Postcard from the Paschal Triduum

The cave of Gethsemane

As of this evening,
Lent is over, and what a Lent it has been! Today begins the Easter Triduum, consisting of Holy Thursday, Good Friday and Holy Saturday. In today’s Postcard from a Pilgrim, we relive the late 4th-century memorial of the night Jesus was betrayed. The bishop of Jerusalem and his flock head back up the Mount of Olives, this time to Gethsemane, not to return until dawn!

Note that when St. Egeria refers to Gethsemane, she is talking about a cave (which is why, as she says, “over 200 church candles are prepared to give light”). Gethsemane was a property on the Mount of Olives on which there was a cave,
measuring 36 x 60 feet, containing one or perhaps two olive-oil presses. Oil presses were not in use in the spring, and the cave would have made a good accommodation for the many pilgrims who came to Jerusalem to celebrate the Passover. We know that the evening on which Jesus was betrayed was cold and damp; St. Peter warms himself by the fire before the cock crows. Jesus and his disciples did not rest out in the open that night. The disciples took refuge in the cave, while Jesus went apart into the garden (“And He withdrew from them about a stone’s throw, and He knelt down and began to pray.”) The cave has been the site of pilgrimage since that time, and is today overseen by the Franciscans of the Custody.

Again on the fifth day, from cockcrow up to early morning, the usual things are done at the Anastasis; likewise at the third and sixth hours. But at the eighth hour all the people assemble at the Martyrium as usual, but in better time than on the other days, because it is necessary that service should be over sooner. And so all the people being collected, they do the things which are to be done; on this day the oblation is made at the Martyrium, and service is held at about the tenth hour. But before the dismissal is given the archdeacon raises his voice and says: ‘At the first hour of the night let us all meet at the church in Olivet, for our greatest labour presses on us on the night of this day.’ Then when the service at the Martyrium is over, they come behind the Cross, where one hymn only is sung, prayer is made, the bishop offers there the oblation, and all communicate. But except on this one day, throughout the whole year there is no offering [made] behind the Cross. So Mass having been celebrated there, they go to the Anastasis, prayer is made, the catechumens and then the faithful are blessed according to custom, and they are dismissed. Then each one hastens to return home that he may eat, for as soon as they have eaten they all go up to Olivet to that church in which is the cave where the Lord was on that day with the Apostles. And there, up to about the fifth hour of the night, continually there are hymns and antiphons suited to the day and place, lessons are read, and prayers are interspersed. Also those, places from the Gospel are read where the Lord talked with the disciples on the same day as He sat in the very cave which is in the church. And now at about the sixth hour of the night they go up to the Imbomon with hymns, to that place whence the Lord ascended into heaven. And there again in like manner lections and hymns and antiphons suitable to the day are said; the prayers also which are said by the bishop are always suitable to the day and place.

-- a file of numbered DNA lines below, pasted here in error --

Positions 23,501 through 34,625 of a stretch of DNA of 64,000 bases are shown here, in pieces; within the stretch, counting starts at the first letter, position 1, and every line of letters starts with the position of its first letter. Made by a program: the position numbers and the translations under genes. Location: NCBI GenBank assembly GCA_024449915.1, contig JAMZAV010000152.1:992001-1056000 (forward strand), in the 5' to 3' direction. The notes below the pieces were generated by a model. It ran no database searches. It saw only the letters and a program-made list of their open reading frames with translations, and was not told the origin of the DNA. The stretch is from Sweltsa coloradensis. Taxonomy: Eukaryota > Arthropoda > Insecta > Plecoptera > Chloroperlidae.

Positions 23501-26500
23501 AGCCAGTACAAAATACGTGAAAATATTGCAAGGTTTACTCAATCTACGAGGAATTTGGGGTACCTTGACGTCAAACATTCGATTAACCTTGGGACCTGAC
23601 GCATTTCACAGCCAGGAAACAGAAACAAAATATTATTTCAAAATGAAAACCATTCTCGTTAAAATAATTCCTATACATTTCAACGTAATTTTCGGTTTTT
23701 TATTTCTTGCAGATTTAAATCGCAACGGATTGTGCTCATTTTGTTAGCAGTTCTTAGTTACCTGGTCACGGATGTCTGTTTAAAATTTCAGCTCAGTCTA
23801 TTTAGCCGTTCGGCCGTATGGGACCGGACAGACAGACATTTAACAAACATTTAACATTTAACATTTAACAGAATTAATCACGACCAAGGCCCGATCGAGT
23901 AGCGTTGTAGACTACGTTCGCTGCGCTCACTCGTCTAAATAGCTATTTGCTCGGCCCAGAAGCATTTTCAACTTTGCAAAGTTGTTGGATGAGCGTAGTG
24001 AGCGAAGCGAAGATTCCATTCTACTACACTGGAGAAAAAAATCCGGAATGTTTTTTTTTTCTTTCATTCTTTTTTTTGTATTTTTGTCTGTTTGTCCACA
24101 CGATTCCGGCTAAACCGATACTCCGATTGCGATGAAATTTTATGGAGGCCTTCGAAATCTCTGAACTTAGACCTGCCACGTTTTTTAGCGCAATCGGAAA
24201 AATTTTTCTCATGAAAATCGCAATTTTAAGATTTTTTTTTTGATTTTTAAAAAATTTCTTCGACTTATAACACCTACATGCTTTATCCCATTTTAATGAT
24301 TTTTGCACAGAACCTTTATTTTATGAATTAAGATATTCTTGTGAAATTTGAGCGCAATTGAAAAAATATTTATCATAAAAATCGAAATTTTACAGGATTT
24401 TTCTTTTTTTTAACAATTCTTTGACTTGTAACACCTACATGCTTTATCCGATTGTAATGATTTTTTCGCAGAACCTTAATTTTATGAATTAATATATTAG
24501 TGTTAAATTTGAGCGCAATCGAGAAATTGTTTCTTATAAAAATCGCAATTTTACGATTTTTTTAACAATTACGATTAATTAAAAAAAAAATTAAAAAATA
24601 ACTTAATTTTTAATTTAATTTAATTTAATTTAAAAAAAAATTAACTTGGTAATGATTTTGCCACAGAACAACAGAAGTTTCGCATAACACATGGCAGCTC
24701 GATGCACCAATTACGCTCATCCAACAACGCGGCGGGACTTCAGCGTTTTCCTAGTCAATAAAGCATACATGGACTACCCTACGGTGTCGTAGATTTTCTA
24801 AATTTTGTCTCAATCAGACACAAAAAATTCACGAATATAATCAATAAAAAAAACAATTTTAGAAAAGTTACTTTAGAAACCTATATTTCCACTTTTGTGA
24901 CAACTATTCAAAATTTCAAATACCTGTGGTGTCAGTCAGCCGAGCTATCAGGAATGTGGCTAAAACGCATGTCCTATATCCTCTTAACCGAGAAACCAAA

And so when the cocks begin to crow they descend from the Imbomon with hymns, and come to that place where the Lord prayed, as it is written in the Gospel: ‘And He withdrew from them about a stone’s-cast, and prayed.’ In that place there is an elegant church, into which the bishop and all the people enter; a prayer is said there suitable to the day and place, and the passage is read from the Gospel where He said to His disciples: ‘Watch, lest ye enter into temptation.’ And the whole passage is read, and then a prayer is said. And thence with hymns all down to the smallest child descend on foot to Gethsemane along with the bishop, where, on account of the great crowd of people wearied with vigils and worn out with daily fastings, because they have to descend so great a mountain, they come gently and slowly with hymns to Gethsemane. Over two hundred church candles are prepared to give light to all the people. When they have arrived at Gethsemane, first a suitable prayer is offered, then a hymn is sung, then that passage from the Gospel is read where the Lord was apprehended; and when this passage has been read there is such a moaning and groaning of all the people, with weeping, that the groans can be heard almost at the city. From that hour they go to the city on foot with hymns, and arrive at the gate at the time when one man begins to be able to recognize another. Thence throughout the city they all assemble for the same object, great and small, rich and poor; for on that day specially no one keeps back from the vigil until early morning. So the bishop is escorted from Gethsemane as far as the gate, and thence through the whole city as far as the Cross.

…they all assemble for the same object, great and small, rich and poor; for on that day specially no one keeps back from the vigil until early morning.
Everyone participated in the commemoration on Holy Thursday. The Easter Triduum comes but once a year – make sure you’re a part of it!! See you tonight!

On Holy Thursday

Deo omnis gloria!

Photo credits: Voice in the Wilderness blog:

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